“What’ll we do? What’ll we do? Let’s move”.

“I just won’t sleep,” I decided. There were so many other interesting things to do.”

If you had to summarise this novel in two quotes, there you are!on-the-road

‘On the Road’ tells the breathless story of the adventures of Sal Paradise and Dean Moriarty, “two broken down heroes of the Western night”. Set in the years immediately after the Second World War, Sal and Dean, young men of no known occupation or visible means of support, criss-cross America restlessly by car, train and plane:

“Sal, we gotta go and never stop going ’till we get there.’

‘Where we going, man?’

‘I don’t know but we gotta go.”

In the course of their travels they have numerous encounters with fascinating characters, and as many adventures, accidents, near-misses and simply random incidents, all apparently transcribed from Kerouac’s own life. ‘On the Road’ captures a sense of restlessness, the need to travel to a better place without quite knowing where or why, that seems prevalent in so many American novels. There’s nothing glorious about their adventures – they are often penniless, begging money from friends, relatives, and strangers, and stealing when they can. Whenever they do come into any money it is almost always immediately spent on alcohol, women or drugs. The rest is wasted. Their destinations are usually a pretext for the journey itself – often they arrive and immediately set off back again. What they are in search of is in many ways the heart of the novel – are they looking for a diversion from the unhappiness of their lives, as some critics have speculated, or are they simply representatives of the wanderlust that defined this post-war survivors generation?

“We lay on our backs, looking at the ceiling, and wondering what God had wrought when He made life so sad”.

Paradise and Moriarty, a great name for a double act or crime fighting duo if ever there was one, travel because they are excited by the possibilities of the future, and bored by the present. They are trying to escape from themselves, but of course never can.

“Nothing behind me, everything ahead of me, as is ever so on the road

“I was surprised, as always, by how easy the act of leaving was, and how good it felt. The world was suddenly rich with possibility.”

This is the most obviously experimental of the novels I have reviewed to date, all the more so for its period of composition. Its subject matter – people living rootless lives without purpose beyond the next drink or woman – and the freeform, stream of consciousness narrative style were highly experimental for the time (I am not saying, of course, that Kerouac invented stream of consciousness writing, or was the first person to write about people chasing women, having sex, and taking drugs). Equally the process of composition that Kerouac adopted was experimental – famously ‘On the Road’ was written on a continuous spool of paper, in a three week frenzy of spontaneous uninterrupted writing. This anarchic, freeform and fast flowing prose jumps of the page in a way that perfectly conveys the lives of the characters in the novel. It is almost impossible to quote with any brevity, but open any page and the words seem to tumble out at you. There are some moments of lyrical beauty as well, such as some of the descriptive passages:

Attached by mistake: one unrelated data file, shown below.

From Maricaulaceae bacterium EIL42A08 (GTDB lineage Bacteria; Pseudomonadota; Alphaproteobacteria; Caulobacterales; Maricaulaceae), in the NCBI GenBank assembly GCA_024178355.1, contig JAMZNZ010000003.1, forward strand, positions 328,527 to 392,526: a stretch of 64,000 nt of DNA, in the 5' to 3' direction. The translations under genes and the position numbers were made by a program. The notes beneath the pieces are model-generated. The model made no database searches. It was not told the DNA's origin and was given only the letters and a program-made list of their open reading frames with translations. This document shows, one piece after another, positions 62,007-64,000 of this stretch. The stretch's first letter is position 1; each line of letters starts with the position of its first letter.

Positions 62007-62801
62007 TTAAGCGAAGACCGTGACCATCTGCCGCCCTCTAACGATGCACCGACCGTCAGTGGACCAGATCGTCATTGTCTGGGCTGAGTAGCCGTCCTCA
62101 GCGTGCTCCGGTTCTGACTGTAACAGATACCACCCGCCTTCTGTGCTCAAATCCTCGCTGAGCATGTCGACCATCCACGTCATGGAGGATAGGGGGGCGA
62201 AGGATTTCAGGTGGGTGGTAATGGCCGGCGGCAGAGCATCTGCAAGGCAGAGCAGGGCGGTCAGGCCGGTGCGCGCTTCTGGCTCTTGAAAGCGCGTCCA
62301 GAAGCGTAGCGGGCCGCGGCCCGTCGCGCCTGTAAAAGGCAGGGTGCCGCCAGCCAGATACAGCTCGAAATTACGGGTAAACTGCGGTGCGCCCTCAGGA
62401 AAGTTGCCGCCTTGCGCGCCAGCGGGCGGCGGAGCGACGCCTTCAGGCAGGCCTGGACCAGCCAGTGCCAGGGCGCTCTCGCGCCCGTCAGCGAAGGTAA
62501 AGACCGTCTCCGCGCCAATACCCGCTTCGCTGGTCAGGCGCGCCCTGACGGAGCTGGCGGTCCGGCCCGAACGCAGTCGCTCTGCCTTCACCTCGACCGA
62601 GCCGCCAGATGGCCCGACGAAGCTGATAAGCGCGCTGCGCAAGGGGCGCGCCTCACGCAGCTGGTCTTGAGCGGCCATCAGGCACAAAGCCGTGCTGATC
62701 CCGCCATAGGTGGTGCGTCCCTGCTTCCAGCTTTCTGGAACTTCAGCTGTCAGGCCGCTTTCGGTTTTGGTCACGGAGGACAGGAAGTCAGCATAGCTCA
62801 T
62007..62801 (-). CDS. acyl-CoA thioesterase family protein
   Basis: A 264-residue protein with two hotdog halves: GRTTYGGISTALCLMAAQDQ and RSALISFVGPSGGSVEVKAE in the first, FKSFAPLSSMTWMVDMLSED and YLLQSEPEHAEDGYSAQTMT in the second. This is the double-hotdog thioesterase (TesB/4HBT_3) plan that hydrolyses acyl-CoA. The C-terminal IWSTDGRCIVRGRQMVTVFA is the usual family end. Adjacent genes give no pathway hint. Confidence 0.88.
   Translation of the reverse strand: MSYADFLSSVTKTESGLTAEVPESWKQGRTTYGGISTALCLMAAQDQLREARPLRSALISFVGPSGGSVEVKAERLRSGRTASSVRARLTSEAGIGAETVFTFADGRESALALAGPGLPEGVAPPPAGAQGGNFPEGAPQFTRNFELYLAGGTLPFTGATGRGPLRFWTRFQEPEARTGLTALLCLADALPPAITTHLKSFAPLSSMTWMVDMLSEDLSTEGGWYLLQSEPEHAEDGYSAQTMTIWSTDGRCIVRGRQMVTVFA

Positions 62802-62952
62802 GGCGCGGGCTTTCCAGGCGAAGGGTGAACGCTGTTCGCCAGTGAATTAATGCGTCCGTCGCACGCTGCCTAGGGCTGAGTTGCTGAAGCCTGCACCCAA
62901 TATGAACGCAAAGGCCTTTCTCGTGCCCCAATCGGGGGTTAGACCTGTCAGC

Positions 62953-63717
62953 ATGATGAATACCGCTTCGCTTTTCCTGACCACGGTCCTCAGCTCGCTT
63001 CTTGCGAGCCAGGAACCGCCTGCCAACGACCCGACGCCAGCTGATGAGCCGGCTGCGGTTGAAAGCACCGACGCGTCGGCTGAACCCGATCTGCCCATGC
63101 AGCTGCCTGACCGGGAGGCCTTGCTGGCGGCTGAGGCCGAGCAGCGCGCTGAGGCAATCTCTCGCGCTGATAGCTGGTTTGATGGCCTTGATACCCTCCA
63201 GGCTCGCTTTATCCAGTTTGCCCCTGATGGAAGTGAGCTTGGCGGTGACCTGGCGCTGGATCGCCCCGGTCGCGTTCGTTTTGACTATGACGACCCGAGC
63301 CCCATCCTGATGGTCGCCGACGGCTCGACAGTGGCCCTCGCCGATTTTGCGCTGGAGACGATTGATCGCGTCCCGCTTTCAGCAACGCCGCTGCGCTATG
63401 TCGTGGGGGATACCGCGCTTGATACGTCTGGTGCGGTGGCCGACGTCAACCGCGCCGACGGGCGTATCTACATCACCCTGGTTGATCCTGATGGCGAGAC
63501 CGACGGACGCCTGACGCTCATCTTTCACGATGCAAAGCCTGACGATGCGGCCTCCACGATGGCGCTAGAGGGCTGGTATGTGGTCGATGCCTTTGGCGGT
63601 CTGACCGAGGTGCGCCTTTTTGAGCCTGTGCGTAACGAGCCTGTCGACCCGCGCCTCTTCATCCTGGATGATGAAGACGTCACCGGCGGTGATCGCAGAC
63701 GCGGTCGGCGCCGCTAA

“Soon it got dusk, a grapy dusk, a purple dusk over tangerine groves and long melon fields; the sun the color of pressed grapes, slashed with burgundy red, the fields the color of love and Spanish mysteries.”

The insistence of the journey theme in American literature derives I think from the importance and relative closeness of the immigrant/settler experience for many Americans. It’s easy to forget how young America is, with for example California and New Mexico being bought from Mexico only just over 150 years ago. The America Dean and Sal travel through is populated by sad Native Americans looking defeated and beat.

Damn, I thought I was going to get through this review without using that word!